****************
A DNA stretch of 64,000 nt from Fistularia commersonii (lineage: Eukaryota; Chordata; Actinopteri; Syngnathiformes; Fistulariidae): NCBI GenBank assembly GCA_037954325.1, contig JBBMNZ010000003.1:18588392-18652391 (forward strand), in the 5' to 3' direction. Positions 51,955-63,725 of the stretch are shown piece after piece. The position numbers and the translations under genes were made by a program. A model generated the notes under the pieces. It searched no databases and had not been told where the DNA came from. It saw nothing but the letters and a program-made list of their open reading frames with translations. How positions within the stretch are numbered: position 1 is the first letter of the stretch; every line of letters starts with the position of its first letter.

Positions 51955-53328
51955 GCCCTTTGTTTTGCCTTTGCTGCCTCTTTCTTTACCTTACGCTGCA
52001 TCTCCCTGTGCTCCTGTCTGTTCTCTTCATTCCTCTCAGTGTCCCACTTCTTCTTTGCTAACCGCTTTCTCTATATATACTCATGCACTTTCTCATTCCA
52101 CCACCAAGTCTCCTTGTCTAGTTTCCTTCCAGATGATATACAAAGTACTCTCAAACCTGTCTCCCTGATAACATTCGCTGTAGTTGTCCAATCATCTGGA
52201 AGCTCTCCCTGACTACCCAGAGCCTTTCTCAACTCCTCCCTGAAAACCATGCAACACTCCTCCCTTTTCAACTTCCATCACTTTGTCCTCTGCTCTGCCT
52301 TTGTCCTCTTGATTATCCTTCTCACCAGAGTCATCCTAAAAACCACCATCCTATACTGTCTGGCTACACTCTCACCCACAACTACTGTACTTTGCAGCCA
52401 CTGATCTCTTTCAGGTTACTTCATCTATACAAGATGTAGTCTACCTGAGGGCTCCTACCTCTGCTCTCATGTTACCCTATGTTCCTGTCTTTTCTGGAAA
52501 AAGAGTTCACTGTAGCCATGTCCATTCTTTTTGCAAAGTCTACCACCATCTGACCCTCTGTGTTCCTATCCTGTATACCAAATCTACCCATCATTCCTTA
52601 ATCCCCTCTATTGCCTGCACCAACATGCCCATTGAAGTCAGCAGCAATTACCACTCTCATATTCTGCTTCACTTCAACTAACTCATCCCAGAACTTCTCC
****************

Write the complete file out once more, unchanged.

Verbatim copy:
A DNA stretch of 64,000 nt from Fistularia commersonii (lineage: Eukaryota; Chordata; Actinopteri; Syngnathiformes; Fistulariidae): NCBI GenBank assembly GCA_037954325.1, contig JBBMNZ010000003.1:18588392-18652391 (forward strand), in the 5' to 3' direction. Positions 51,955-63,725 of the stretch are shown piece after piece. The position numbers and the translations under genes were made by a program. A model generated the notes under the pieces. It searched no databases and had not been told where the DNA came from. It saw nothing but the letters and a program-made list of their open reading frames with translations. How positions within the stretch are numbered: position 1 is the first letter of the stretch; every line of letters starts with the position of its first letter.

Positions 51955-53328
51955 GCCCTTTGTTTTGCCTTTGCTGCCTCTTTCTTTACCTTACGCTGCA
52001 TCTCCCTGTGCTCCTGTCTGTTCTCTTCATTCCTCTCAGTGTCCCACTTCTTCTTTGCTAACCGCTTTCTCTATATATACTCATGCACTTTCTCATTCCA
52101 CCACCAAGTCTCCTTGTCTAGTTTCCTTCCAGATGATATACAAAGTACTCTCAAACCTGTCTCCCTGATAACATTCGCTGTAGTTGTCCAATCATCTGGA
52201 AGCTCTCCCTGACTACCCAGAGCCTTTCTCAACTCCTCCCTGAAAACCATGCAACACTCCTCCCTTTTCAACTTCCATCACTTTGTCCTCTGCTCTGCCT
52301 TTGTCCTCTTGATTATCCTTCTCACCAGAGTCATCCTAAAAACCACCATCCTATACTGTCTGGCTACACTCTCACCCACAACTACTGTACTTTGCAGCCA
52401 CTGATCTCTTTCAGGTTACTTCATCTATACAAGATGTAGTCTACCTGAGGGCTCCTACCTCTGCTCTCATGTTACCCTATGTTCCTGTCTTTTCTGGAAA
52501 AAGAGTTCACTGTAGCCATGTCCATTCTTTTTGCAAAGTCTACCACCATCTGACCCTCTGTGTTCCTATCCTGTATACCAAATCTACCCATCATTCCTTA
52601 ATCCCCTCTATTGCCTGCACCAACATGCCCATTGAAGTCAGCAGCAATTACCACTCTCATATTCTGCTTCACTTCAACTAACTCATCCCAGAACTTCTCC